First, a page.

Bloodthirsty (2020) poster

Bloodthirsty (2020)


Canada. 2020.


Director – Amelia Moses, Screenplay – Wendy Hill-Tout & Lowell, Producers – Wendy Hill-Tout & Michael Peterson, Photography – Charles Hamilton, Music – Michelle Osis, Additional Music/Songs – Lowell, Visual Effects – Brendon Rathbone, Makeup Effects Designer – El Diablo Inc. (Dave Trainor), Production Design – Mike Kasper. Production Company – Brainstorm Media/Voice Pictures/775 Media/Hollywoodsuite/Telefilm Canada.


Lauren Beatty (Grey), Greg Bryk (Vaughn Daniels), Katharine King So (Charlie), Judith Buchan (Vera), Michael Ironside (Dr Swan), Jesse Gervais (Journalist)


The singer Grey has had a successful debut album. She receives an offer from the legendary musician Vaughn Daniels to produce her second album. Grey’s girlfriend Charlie is a dubious about this when she read that Vaughn was charged with killing a woman several years earlier but was acquitted. The two travel to Vaughn’s recording studio at his home in the countryside. There Vaughn is welcoming and immediately begins to challenge Grey to search deep within herself. Charlie becomes concerned as Vaughn isolates Grey from her and urges her to stop taking the medication that holds back her hallucinations. However, as Grey finds, this serves to unleash something animalistic inside her.

Canadian director Amelia Moses made a splash on the genre scene in 2020 with her appearance with two feature films with the earlier released Bleed With Me (2020) followed a few months later by Bloodthirsty, both featuring lead actress Lauren Beatty.

Bloodthirsty is co-written by singer Lowell [Boland] who also writes the songs that appear throughout. There seems something autobiographical about the film on Lowell’s part – she, like the heroine, is lesbian and had just come to the film after releasing two (rather than one) albums that had received moderate acclaim. You could even draw some connections to the film’s plot in that Lowell was a protégé of much older Swedish pop producer Martin Terefe.

The female werewolf has been a recurrent theme throughout the years. Unlike the male werewolf, which tends to involve plots about a character struggling between human and bestial side, the female werewolf has been more sympathetically portrayed with films depicting the she-wolf claiming her identity and seeking self-empowerment. See the likes of She Wolf of London (1946), the tv mini-series Wilderness (1996) and the other Canadian werewolf film Ginger Snaps (2000) and its two excellent sequels Ginger Snaps: Unleashed (2004) and Ginger Snaps Back: The Beginning (2004). (For a more detailed overview see Werewolf Films).

Lauren Beatty as the singer Grey in Bloodthirsty (2020)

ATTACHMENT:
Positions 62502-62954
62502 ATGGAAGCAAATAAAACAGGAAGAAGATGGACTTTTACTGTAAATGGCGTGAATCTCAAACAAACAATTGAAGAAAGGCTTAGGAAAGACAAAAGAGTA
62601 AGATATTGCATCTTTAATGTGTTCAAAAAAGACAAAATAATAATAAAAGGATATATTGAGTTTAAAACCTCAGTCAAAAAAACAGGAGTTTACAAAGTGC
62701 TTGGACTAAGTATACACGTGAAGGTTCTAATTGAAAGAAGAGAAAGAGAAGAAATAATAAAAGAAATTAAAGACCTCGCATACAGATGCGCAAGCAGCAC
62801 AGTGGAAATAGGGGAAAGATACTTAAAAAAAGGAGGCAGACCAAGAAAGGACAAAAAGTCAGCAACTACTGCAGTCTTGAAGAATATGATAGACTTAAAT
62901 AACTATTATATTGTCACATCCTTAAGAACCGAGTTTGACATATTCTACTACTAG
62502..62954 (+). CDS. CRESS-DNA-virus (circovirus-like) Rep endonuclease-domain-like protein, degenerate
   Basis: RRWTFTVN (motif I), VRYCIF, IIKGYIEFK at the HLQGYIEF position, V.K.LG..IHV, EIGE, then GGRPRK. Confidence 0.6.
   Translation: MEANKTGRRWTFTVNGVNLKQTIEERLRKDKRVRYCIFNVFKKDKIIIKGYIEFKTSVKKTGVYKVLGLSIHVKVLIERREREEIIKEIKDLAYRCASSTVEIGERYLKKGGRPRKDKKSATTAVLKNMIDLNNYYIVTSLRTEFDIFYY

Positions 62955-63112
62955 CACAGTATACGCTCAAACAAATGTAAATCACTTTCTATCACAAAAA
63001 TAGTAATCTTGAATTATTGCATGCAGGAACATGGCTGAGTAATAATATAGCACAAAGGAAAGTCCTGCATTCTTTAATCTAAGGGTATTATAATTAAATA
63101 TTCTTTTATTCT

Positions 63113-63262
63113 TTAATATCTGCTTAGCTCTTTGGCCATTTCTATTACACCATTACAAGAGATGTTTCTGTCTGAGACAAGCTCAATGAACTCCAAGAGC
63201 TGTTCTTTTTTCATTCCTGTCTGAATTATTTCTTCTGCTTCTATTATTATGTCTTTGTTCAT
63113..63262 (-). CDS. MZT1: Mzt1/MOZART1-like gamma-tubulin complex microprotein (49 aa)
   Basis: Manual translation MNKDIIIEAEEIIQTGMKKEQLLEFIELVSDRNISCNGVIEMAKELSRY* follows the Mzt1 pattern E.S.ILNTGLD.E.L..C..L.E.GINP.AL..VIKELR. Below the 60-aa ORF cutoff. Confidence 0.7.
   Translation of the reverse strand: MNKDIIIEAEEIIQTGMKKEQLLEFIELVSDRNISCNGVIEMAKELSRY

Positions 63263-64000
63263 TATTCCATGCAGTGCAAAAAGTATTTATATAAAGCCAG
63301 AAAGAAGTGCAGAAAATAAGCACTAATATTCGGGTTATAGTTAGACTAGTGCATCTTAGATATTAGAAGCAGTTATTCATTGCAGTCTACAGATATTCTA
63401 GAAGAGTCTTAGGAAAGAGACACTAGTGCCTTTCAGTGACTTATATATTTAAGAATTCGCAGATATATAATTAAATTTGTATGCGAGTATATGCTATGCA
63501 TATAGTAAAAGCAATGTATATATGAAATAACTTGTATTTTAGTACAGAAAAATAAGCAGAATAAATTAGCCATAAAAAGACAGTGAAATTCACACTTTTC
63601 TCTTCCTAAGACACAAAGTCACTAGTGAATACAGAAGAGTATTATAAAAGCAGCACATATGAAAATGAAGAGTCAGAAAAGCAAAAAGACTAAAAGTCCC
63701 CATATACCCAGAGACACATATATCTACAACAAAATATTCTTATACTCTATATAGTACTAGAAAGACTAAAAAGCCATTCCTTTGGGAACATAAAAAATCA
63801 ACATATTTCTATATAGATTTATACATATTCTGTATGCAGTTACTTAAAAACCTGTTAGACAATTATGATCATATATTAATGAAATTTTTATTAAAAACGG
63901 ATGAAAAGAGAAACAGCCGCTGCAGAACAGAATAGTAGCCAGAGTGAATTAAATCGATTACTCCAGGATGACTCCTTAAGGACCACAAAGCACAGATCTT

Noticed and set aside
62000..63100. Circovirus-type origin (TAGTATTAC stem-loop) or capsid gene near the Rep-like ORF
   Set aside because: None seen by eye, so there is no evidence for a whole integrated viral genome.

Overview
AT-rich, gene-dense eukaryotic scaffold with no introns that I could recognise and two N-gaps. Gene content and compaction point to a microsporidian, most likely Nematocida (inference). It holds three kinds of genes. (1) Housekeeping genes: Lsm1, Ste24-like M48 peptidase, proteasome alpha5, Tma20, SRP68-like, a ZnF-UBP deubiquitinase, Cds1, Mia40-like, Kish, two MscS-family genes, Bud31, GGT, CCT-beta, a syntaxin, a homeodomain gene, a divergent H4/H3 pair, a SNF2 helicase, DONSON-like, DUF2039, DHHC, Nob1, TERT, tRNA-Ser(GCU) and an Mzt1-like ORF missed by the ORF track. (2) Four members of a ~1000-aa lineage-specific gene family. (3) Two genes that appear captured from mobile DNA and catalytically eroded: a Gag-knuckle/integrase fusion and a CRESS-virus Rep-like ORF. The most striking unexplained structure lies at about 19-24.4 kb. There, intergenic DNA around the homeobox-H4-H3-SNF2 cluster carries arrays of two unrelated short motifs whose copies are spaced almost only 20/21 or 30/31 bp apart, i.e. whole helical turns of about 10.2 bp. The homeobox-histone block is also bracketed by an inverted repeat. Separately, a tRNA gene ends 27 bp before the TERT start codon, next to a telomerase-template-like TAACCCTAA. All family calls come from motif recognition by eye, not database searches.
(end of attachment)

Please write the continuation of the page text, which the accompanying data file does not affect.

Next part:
Lauren Beatty as the singer Grey
Greg Bryk and Lauren Beatty in Bloodthirsty (2020)
Record producer Greg Bryk tries to tempt Lauren Beatty

Bloodthirsty comes with promise. It sets up a strong character arc – the newly successful singer who is still just a newbie in the industry; the darkly ambiguous Svengali figure (Greg Bryk) that keeps isolating her from her girlfriend (Katharine King So) and pushing her to be more authentic to her true self (or may just be trying to control/have is his way with her); the indications that her meds are holding back her werewolf nature and that to become her true self she needs to surrender to it, which may mean abandoning her now frightened girlfriend.

On the other hand, the film sounds more interesting in describing it than the way it transpires in actuality. The big negative point of the film is lead actress Lauren Beatty who walks through every scene with an aloofness as though she is too reticent to be able to project anything – she’s like the teenage girl who politely avoids being engaged in anything around her by not saying much. Where this merely makes for an unlikeable character, your hope is that with all the push to be her natural self that she might open up into something else but no that seems Beatty’s base performance. By contrast, Greg Bryk, a seasoned Canadian actor, gives a great performance, filled with darkly magnetic charisma and a whole heap of moral ambiguity that leaves you unsure if Lauren’s surrender to what he asks is a good thing or likely to be a disaster.

The main problem with the film is that it is set up with much brooding and tension in the master-pupil relationship between Lauren Beatty and Greg Bryk, but when things happen they never much go anywhere. Certainly, Beatty seems more animated when she gets to play the wolf part of her character with blood reamed around her mouth. There’s a couple of deaths but where you feel like Lauren Beatty should be either horrified at what she has become or running off to celebrate it, the film quickly wraps everything up with an ambiguous resolution back in doctor Michael Ironside’s office. The film feels like it has been building towards a certain point but the disappointment is its’ failure to take up its own challenge.

Trailer here

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